"This will give you some idea of the enormous size of this boat," Herman Klaber wrote. "Kindest regards to Mrs. Anderson & the Wallaces & McGoverns & all friends."

Duncan acquired the postcard from the estate of Laura "Polly" Anderson, who was Gust Anderson's wife and worked 35 years as the Klaber company bookkeeper.

"Polly signed off June 19, 1945," Duncan said. "I have her account ledger. Her last entry reads 'Finish of 35 years of work for Klaber Hop Yard.'"

A downy mildew fungus and the Titanic combined to scuttle the local hops business. Searching for a mildew remedy in Europe, Herman Klaber grew homesick. He wrote to a business associate named Ben Moyses in Seattle.

Klaber noticed a man reading a Seattle newspaper in a London hotel lobby.

"It looked mighty good to me," Klaber wrote. "... I introduced myself and found that I was talking to a Seattle business man W.R. Owens, and we spent five hours together talking about 'God's country.' I hope to be there soon and I shall leave here as soon as I can make arrangements."

Klaber occupied Titanic first-class cabin C-142. He did not survive when the Titanic nudged an iceberg off of Newfoundland and sank.

Herman Klaber's body was never recovered. The San Francisco Bulletin placed Klaber among the wealthiest aboard, equal in big black headlines to Isador and Ida Straus, and Col. John Jacob Astor IV.

Herbert Edwin Freeman, London manager of the firm Klaber, Wolf & Netter, signed a death deposition on May 20, 1912. Since Klaber's body was not found, the document stated that Freeman saw Klaber leave London's Waterloo Station for Southampton on a special train, reserved for Titanic passengers.

Klaber's estate was $500,000 – more than $17 million today. Some $300,000 went to Gertrude Ginsburg Klaber, who never remarried, and their daughter Bernice. Klaber's brother-in-law Herman A. Kaufman of Tacoma, owner of St. Helens Hotel in Chehalis, was the will's executor.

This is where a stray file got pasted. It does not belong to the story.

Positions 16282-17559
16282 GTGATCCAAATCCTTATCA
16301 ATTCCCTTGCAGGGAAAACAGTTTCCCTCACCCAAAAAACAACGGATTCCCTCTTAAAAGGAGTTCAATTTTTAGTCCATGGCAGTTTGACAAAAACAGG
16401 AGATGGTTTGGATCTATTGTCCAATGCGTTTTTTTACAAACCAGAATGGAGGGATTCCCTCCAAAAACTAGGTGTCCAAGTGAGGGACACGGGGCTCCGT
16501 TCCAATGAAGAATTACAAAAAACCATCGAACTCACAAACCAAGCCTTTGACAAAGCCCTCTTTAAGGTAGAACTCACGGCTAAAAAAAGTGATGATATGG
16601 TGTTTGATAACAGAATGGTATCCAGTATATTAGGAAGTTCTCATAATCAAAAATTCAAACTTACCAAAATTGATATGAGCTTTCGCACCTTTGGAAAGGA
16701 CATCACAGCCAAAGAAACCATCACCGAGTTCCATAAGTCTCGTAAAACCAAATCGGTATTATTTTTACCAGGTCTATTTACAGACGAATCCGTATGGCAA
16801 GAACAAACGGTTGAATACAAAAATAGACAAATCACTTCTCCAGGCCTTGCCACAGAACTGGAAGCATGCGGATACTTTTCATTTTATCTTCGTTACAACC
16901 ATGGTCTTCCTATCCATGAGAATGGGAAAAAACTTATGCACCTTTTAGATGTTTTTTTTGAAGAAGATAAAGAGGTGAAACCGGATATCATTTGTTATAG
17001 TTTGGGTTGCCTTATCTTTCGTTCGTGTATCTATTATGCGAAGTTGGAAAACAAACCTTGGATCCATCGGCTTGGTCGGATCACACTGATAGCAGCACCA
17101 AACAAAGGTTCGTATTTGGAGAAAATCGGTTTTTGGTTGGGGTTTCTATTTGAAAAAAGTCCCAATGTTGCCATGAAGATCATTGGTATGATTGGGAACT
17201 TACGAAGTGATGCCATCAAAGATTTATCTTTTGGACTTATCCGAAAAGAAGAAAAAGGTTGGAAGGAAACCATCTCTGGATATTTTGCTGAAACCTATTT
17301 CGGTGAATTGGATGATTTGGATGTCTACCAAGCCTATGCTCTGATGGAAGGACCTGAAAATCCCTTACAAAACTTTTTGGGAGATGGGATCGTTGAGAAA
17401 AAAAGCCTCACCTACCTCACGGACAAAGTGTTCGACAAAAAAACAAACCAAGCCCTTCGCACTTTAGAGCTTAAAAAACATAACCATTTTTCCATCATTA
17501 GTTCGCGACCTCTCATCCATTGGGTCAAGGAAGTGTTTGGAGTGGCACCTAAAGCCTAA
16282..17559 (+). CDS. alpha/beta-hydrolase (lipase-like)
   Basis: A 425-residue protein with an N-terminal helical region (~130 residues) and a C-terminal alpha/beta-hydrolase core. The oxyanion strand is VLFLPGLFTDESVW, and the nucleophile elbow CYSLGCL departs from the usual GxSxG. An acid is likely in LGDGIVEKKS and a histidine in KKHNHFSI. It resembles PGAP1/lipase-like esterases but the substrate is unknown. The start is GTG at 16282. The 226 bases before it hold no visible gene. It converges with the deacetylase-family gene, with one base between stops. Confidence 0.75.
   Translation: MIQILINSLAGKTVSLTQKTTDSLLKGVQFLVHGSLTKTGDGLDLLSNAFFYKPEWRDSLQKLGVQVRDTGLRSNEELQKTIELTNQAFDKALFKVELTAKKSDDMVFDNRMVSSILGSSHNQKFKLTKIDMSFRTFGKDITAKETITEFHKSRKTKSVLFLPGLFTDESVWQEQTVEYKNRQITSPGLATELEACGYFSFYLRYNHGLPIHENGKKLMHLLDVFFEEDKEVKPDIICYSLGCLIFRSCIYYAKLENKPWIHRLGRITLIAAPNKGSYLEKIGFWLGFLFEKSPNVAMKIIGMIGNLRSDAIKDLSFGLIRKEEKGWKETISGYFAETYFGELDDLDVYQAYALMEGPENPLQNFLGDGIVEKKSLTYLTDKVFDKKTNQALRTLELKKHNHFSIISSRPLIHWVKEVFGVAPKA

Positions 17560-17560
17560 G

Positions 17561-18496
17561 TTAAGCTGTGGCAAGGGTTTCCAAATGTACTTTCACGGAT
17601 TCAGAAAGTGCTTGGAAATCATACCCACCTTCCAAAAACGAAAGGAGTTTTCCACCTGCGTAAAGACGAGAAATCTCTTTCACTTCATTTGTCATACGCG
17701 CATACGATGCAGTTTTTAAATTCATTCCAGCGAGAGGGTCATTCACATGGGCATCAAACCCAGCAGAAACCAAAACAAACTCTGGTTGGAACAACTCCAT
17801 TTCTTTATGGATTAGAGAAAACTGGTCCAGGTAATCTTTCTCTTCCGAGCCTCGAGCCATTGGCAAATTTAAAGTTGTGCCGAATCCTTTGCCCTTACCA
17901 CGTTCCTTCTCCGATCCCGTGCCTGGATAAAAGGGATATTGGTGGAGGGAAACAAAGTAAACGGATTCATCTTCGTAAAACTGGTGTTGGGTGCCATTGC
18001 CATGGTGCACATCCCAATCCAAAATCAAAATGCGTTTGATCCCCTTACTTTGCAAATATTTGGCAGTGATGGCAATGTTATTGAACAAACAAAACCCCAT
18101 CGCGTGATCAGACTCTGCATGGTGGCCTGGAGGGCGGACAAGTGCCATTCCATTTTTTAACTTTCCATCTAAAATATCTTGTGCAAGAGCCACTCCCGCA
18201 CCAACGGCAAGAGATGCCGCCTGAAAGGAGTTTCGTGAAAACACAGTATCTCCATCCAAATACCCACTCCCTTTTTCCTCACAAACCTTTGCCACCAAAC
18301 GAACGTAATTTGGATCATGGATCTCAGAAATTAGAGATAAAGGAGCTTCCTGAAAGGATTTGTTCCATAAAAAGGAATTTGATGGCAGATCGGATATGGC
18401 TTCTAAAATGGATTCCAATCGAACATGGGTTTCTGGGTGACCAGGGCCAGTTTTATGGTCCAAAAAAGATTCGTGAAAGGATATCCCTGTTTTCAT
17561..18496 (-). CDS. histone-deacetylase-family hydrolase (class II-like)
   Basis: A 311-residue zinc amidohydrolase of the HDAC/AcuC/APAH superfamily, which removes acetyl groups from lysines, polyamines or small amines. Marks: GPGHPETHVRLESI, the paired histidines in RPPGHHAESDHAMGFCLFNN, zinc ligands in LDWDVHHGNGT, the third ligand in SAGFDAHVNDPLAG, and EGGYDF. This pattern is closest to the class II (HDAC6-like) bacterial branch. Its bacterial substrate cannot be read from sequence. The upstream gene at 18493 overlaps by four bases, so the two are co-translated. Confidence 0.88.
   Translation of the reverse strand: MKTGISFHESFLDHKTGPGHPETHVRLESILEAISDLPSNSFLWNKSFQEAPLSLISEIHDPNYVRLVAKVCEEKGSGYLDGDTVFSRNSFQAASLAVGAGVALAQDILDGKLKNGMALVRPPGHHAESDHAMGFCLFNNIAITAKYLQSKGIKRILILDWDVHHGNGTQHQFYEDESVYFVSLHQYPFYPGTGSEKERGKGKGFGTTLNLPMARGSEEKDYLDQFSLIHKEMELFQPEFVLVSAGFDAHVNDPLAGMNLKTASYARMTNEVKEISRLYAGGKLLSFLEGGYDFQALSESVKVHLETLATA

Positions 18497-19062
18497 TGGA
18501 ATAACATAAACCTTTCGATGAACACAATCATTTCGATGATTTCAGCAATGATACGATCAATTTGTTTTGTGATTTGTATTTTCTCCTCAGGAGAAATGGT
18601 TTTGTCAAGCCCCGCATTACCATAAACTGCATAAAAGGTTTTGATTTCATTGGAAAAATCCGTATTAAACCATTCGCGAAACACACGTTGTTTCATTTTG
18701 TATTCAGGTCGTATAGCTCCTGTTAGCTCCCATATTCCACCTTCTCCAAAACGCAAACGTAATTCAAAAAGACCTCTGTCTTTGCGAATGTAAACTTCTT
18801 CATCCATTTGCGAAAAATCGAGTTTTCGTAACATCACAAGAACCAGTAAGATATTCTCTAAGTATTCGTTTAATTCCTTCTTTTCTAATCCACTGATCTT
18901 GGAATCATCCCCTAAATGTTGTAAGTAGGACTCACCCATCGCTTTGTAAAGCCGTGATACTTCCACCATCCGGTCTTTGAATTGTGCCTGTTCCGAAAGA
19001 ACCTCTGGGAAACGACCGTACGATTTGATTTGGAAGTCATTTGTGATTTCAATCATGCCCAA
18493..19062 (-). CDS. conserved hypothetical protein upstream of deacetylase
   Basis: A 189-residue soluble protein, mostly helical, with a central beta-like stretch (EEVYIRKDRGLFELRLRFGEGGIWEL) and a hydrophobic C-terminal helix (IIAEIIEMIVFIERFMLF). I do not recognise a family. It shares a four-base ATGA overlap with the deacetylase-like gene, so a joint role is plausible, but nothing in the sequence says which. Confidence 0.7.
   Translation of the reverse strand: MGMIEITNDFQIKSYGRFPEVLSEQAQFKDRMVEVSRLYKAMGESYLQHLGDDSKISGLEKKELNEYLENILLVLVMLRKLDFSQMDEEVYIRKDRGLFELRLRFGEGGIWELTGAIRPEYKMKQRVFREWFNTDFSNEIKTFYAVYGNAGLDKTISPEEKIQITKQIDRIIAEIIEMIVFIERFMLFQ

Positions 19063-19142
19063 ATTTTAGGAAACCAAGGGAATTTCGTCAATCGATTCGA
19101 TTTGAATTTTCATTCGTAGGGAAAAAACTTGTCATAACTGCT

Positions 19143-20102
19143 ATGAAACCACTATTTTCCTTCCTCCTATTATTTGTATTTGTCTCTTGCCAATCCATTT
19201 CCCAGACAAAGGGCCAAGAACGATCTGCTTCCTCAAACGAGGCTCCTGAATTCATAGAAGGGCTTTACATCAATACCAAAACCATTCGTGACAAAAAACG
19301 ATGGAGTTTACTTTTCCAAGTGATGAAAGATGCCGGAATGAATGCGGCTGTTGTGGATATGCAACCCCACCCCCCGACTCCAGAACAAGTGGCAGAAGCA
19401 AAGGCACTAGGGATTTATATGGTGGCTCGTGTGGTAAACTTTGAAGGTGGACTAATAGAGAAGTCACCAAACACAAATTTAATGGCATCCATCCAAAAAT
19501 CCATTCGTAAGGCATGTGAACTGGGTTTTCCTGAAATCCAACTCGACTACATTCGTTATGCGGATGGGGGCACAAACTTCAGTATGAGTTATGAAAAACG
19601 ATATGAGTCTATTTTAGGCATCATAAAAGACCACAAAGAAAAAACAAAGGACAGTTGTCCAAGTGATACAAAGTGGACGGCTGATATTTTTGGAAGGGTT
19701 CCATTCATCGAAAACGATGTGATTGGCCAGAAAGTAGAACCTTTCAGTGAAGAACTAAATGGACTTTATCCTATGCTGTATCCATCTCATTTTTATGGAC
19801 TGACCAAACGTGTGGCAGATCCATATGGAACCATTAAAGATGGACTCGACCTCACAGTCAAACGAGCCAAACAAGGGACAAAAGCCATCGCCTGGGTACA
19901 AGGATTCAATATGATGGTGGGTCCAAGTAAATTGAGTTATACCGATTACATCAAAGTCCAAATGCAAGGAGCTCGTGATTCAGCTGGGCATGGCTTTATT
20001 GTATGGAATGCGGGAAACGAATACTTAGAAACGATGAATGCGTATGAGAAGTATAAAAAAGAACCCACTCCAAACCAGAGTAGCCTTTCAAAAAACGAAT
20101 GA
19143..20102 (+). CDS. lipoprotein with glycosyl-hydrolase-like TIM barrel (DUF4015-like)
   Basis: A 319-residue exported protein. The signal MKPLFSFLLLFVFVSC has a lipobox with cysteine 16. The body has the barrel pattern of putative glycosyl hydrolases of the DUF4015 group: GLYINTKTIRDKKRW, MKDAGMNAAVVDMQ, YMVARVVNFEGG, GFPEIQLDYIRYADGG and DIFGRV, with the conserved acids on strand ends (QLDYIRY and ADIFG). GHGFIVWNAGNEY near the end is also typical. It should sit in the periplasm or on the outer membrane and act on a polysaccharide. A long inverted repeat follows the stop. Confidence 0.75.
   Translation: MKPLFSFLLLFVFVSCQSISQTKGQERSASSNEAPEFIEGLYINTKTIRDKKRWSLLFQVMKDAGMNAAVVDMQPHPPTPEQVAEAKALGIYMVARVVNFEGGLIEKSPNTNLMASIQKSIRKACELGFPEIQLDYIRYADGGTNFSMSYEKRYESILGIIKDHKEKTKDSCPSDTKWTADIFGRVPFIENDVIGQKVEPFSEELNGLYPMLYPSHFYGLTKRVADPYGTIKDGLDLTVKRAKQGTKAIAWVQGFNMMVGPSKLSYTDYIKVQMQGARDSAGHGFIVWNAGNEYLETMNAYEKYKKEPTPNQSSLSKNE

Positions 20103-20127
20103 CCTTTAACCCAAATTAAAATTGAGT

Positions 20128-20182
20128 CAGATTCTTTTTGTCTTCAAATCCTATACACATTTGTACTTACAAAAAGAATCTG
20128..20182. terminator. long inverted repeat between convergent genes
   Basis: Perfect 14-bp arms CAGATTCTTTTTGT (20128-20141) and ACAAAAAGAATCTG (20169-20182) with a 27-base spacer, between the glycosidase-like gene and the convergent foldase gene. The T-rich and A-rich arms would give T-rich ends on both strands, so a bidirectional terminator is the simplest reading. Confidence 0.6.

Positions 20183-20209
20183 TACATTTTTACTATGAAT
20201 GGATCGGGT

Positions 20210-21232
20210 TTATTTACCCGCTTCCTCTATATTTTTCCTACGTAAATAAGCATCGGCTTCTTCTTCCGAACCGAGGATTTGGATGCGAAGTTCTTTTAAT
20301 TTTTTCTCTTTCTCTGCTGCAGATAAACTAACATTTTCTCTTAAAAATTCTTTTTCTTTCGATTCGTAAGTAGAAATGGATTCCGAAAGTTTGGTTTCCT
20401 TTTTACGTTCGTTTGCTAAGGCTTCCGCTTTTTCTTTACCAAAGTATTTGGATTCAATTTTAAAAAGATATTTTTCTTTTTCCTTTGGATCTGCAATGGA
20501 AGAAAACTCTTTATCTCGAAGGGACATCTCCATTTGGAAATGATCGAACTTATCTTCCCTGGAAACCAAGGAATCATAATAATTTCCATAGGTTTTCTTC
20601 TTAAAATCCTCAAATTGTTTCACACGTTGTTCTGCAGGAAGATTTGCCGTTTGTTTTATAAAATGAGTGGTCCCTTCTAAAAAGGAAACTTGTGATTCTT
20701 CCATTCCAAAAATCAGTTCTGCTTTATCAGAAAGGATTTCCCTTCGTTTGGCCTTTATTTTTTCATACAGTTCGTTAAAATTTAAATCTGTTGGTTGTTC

Cash awards of $1,000 went to Congregations Beth Israel in Tacoma and San Francisco, clerks and secretaries and hops yard workers. Sums of $25,000 went to nieces Dorothy Danhauser and Elsa Kaufman of Tacoma. Danhauser was a singer in Tacoma. She married a Sherman Clay piano salesman named Sidney Johnson, son of a Tacoma Times editor. In 1914, Dorothy and Sidney Johnson got married.
The Johnsons honeymooned in San Francisco, where she was murdered by a spurned lover named Abraham Pepper.

Elsa Kaufman married Seattle lawyer Sam Levinson. She helped establish the University of Washington's Jewish Archives, and was a founder of the Jewish Historical Society of Washington State. Some material in this story was shared by Tacoma historian Debbie Freeman for her upcoming book "Dry Goods and Wet Goods," a history of 19th century Jewish merchants around Puget Sound.
Klaber the town withered and died. The hops yards limped along, closing in 1945, unable to repel the mildew or compete without a strong leader like Herman Klaber.

"The most famous person to ever come from here was Herman Klaber," Michelle Hulbert said. "He was the guy who went down with the Titanic. You can't get more famous than that."

Herman Klaber's house at 902 North I St. was a two-story Craftsman-style house built for $8,000 in 1905. Demolished in the 1950s, the site is a parking lot for Immanuel Prebyterian Church.
A few blocks south, Apostolic Faith Church benefits from Klaber's generosity.

He left $1,000 to build a stained-glass window, crafted by Belkap Glass of Seattle, in memory of his parents at the church building, originally home to Tacoma's Temple Beth Israel, now known as Temple Beth El.

The glass depicts Grecian columns topped by three blue circles. The right circle is branded with a five-point star. Freeman thinks it symbolizes White Star Line's logo.

In Klaber, a sign built by Baw Faw Grange No. 34 commemorates the world's largest hops field. It stands next to Boistfort Elementary School. Hay grows next to a playground where school kids welcome spring to this green valley, punctuated by stray hops shoots. Night falls. The field looks like a dark sea. Hops, straining skyward, rise like waves. Moonlight gleams white and looks, for a chilling moment, like an iceberg.

Related Biographies:
Herman Klaber

Acknowledgements
Bart Ripp, USA